African women tell of rugged past

Common cause: Aminata Conteh-Biger (centre) with Tariro Mavondo (left) and Effie Nkrumah. Picture: Lisa Tomasetti

Common cause: Aminata Conteh-Biger (centre) with Tariro Mavondo (left) and Effie Nkrumah. Picture: Lisa Tomasetti

WHEN she was 18 Aminata Conteh-Biger was kidnapped by rebels and starved until negotiations with Sierra Leone's government set her free — provided she read a letter on television listing her captors' demands.

Today, the 34-year-old former refugee has a daughter Serafine, two years, and a son Matisse, one, and lives at Beverly Hills, having previously lived at Penshurst.

She said she was able to reconcile her past in Africa with her current life in St George by not taking on a victim status, and keeping her "positivity".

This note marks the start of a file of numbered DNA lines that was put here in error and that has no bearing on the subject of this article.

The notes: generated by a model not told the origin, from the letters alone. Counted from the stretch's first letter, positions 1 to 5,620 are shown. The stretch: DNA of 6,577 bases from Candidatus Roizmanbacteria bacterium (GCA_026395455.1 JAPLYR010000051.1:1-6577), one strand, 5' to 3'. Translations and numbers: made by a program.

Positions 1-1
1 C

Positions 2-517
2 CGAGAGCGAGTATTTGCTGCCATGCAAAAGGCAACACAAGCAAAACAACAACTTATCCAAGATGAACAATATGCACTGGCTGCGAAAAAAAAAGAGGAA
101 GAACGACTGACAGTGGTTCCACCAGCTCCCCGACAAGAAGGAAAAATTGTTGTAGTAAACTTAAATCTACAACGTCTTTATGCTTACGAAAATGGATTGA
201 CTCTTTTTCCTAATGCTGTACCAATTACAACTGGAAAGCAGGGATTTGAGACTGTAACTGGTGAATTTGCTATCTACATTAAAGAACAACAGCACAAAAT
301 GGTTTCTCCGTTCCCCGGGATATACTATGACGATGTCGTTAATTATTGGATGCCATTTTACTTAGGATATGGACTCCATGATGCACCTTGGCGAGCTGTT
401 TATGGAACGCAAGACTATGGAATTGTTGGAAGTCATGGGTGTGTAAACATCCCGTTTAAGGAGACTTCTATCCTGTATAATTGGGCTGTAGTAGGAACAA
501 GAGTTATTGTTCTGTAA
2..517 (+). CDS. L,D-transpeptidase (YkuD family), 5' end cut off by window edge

Although she still sometimes experiences flashbacks she became one of a collection of women including Tariro Mavondo and Effie Nkrumah to share their stories at Riverside Theatres as part of The Baulkham Hills African Ladies Troupe.

"I came here because I was kidnapped in war in 1999 and held for months in Freetown by rebels from the Revolutionary United Front," she said.

Despite her past, the special representative for the United Nations High Commissioner for Refugees hopes she can help other victims of violence.

The production will go to England then Sydney's Opera House.

The presentation will be at the Riverside Theatres on February 18, 20, and 21.

Details: riversidetheatres.com.au.

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